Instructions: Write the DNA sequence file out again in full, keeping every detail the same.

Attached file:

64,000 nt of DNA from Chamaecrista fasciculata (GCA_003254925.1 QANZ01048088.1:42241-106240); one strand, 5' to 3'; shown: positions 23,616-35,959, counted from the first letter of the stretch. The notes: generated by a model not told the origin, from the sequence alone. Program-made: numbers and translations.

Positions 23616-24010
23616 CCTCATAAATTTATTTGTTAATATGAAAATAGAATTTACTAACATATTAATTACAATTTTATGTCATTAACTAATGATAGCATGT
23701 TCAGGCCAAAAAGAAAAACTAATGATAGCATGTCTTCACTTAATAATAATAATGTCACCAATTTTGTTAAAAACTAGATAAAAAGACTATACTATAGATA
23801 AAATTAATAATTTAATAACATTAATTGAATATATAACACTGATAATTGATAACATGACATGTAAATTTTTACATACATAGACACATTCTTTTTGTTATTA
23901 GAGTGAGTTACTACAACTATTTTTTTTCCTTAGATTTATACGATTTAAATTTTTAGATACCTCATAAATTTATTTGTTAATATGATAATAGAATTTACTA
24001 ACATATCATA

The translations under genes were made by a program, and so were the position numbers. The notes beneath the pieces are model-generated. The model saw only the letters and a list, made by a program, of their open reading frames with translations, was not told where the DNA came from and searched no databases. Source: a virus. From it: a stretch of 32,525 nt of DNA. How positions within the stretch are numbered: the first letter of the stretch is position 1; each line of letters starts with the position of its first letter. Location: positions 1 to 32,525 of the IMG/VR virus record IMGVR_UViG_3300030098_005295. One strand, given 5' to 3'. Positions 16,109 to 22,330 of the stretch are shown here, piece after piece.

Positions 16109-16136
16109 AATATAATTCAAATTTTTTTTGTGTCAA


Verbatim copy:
64,000 nt of DNA from Chamaecrista fasciculata (GCA_003254925.1 QANZ01048088.1:42241-106240); one strand, 5' to 3'; shown: positions 23,616-35,959, counted from the first letter of the stretch. The notes: generated by a model not told the origin, from the sequence alone. Program-made: numbers and translations.

Positions 23616-24010
23616 CCTCATAAATTTATTTGTTAATATGAAAATAGAATTTACTAACATATTAATTACAATTTTATGTCATTAACTAATGATAGCATGT
23701 TCAGGCCAAAAAGAAAAACTAATGATAGCATGTCTTCACTTAATAATAATAATGTCACCAATTTTGTTAAAAACTAGATAAAAAGACTATACTATAGATA
23801 AAATTAATAATTTAATAACATTAATTGAATATATAACACTGATAATTGATAACATGACATGTAAATTTTTACATACATAGACACATTCTTTTTGTTATTA
23901 GAGTGAGTTACTACAACTATTTTTTTTCCTTAGATTTATACGATTTAAATTTTTAGATACCTCATAAATTTATTTGTTAATATGATAATAGAATTTACTA
24001 ACATATCATA

The translations under genes were made by a program, and so were the position numbers. The notes beneath the pieces are model-generated. The model saw only the letters and a list, made by a program, of their open reading frames with translations, was not told where the DNA came from and searched no databases. Source: a virus. From it: a stretch of 32,525 nt of DNA. How positions within the stretch are numbered: the first letter of the stretch is position 1; each line of letters starts with the position of its first letter. Location: positions 1 to 32,525 of the IMG/VR virus record IMGVR_UViG_3300030098_005295. One strand, given 5' to 3'. Positions 16,109 to 22,330 of the stretch are shown here, piece after piece.

Positions 16109-16136
16109 AATATAATTCAAATTTTTTTTGTGTCAA